Saturday, August 5, 2017

Channel Sampling: Success!

It’s official- the stream-side channel experiment is over! After two weeks of sampling, our team completed both rounds of metabolism, nutrient uptake and nitrogen fixation measurements. These efforts involved 15 people, 300 chamber incubations, and scrubbing biofilm off more than 1,000 tiles. Although it’s a relief to be done with the long days, I’m a bit sad to see the channel experiment come to an end. What am I supposed to do with myself now that I don’t have any biofilm to grow or channels to maintain? I guess I’ll have to take up a hobby (gardening should be similar to growing biofilm...), and of course analyzing all that data will keep me busy for a while!

Anyways, here are some highlights from the sampling events:

Day 1: A flawless team measuring metabolism on a flawless day

Day 2: Weather not so flawless, but our crew stayed strong to complete nitrogen and phosphorus uptake measurements

Days 3 and 4: N-fixation Nation!

Annette is a MIMs Buddha

This is what learning looks like

The final sampling push

At the channels, the optimal observer-to-worker ratio is 3:1

...except for the last day of sampling, when everyone just takes a nap

Thursday, July 27, 2017

If You Don't Like the Weather in Iceland, Just Wait Five Minutes...

We have a confession to make...

The majority of our blogposts give our readers a false sense of weather here in Iceland. Although the climate is mild for the latitude, rainy days are common at our field site. Here is a little dose of reality. Enjoy.

Can you see the glistening rain jackets? 

Sunday, July 9, 2017

Channel Sampling is Almost Here!

The channels have been running for a whopping 45 days now (which is basically years in “channel time”), and things have been going great at the site. The hotpot that was giving us trouble in the beginning has been stable, which means we have consistent temperature treatments, and our biofilm has been busy growing under the varying temperature and nutrient treatments. Heath and I have been busy maintaining the experiment during this time, as well as collecting samples for our biomass time series. These time series data can show us differences in biofilm growth rates among the nutrient conditions (i.e., low-N vs. high-N treatments), as well as whether these nutrient effects change under different temperature regimes. We won’t have answers until the samples are processed back at OSU, so for now it’s lots of scrubbing biofilm off tiles and filtering the samples for transport back to Ohio.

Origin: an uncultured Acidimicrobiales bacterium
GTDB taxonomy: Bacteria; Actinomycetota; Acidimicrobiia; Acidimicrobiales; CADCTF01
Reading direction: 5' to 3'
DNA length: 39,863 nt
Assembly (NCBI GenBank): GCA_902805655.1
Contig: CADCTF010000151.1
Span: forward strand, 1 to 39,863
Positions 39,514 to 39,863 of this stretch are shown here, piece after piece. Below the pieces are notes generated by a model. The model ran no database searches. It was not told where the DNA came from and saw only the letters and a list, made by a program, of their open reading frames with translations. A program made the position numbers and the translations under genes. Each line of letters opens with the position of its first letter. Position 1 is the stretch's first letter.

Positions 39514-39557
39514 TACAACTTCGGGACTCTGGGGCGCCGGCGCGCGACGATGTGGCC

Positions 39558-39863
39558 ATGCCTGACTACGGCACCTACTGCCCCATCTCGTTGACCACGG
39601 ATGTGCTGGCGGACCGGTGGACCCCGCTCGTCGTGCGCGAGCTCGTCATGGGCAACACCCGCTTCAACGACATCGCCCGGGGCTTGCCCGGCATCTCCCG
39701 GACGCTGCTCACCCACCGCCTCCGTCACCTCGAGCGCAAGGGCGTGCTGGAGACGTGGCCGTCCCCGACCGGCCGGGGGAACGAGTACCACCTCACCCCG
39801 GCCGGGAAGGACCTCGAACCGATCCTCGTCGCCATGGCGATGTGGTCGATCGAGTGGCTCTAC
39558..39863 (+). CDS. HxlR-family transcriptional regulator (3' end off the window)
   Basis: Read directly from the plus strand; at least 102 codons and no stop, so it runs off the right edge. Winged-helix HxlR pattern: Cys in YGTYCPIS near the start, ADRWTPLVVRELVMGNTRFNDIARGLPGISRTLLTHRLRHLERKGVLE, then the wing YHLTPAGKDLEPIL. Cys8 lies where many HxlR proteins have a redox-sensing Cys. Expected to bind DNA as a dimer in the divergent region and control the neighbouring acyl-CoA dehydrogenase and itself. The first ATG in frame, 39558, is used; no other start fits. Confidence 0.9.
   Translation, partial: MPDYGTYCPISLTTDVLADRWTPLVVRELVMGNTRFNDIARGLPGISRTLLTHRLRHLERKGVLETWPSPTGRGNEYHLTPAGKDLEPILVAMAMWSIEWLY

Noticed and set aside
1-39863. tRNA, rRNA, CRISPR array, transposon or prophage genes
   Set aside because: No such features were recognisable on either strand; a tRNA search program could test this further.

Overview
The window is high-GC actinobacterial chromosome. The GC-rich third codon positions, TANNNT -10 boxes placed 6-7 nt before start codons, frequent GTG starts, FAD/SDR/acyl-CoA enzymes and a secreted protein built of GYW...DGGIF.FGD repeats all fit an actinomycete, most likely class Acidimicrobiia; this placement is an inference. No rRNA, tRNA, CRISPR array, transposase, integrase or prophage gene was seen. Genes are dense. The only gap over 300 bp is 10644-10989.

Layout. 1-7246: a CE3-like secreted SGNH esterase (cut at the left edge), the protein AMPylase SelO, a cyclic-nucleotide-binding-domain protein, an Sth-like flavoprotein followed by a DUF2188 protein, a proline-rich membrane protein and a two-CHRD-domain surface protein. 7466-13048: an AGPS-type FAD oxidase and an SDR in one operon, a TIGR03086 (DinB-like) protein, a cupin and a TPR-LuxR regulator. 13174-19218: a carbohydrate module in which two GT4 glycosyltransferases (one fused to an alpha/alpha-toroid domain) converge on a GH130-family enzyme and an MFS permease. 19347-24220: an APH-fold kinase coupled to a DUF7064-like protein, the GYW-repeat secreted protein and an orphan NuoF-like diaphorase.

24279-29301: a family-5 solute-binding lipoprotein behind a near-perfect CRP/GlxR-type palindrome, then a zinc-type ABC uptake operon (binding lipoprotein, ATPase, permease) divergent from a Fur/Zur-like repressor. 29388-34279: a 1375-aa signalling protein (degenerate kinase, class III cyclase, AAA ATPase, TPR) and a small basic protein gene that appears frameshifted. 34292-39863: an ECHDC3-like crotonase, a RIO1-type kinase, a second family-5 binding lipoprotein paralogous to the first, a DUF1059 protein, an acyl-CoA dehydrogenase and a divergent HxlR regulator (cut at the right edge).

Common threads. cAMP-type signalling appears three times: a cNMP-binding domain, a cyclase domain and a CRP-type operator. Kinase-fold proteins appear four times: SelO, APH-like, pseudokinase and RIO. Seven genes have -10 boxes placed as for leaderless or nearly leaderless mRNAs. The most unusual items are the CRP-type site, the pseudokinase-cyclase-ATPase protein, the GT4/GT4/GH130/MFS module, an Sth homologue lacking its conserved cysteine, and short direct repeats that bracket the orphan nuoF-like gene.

A quick look at differences in biofilm growth among channel treatments

We’ve also been taking background water chemistry samples for each channel, to ensure that the nitrogen and phosphorus additions for each treatment are at the correct concentrations.

But perhaps most importantly, we’re busy gearing up for our first round of metabolism, nutrient uptake, and nitrogen-fixation measurements. This will be a 4-5 day push with the entire team involved in the sampling efforts. During sampling, we incubate the biofilm in small plastic chambers, so we’ve spent the last few days ensuring the chambers and equipment is in working order.
Chambers: Geared up and ready to sample some biofilm

Things are looking good so far, and we should be ready for sampling in the next few days. Check back for pictures and updates of the main event!

Monday, July 3, 2017

Update: 15N additions and channel experiment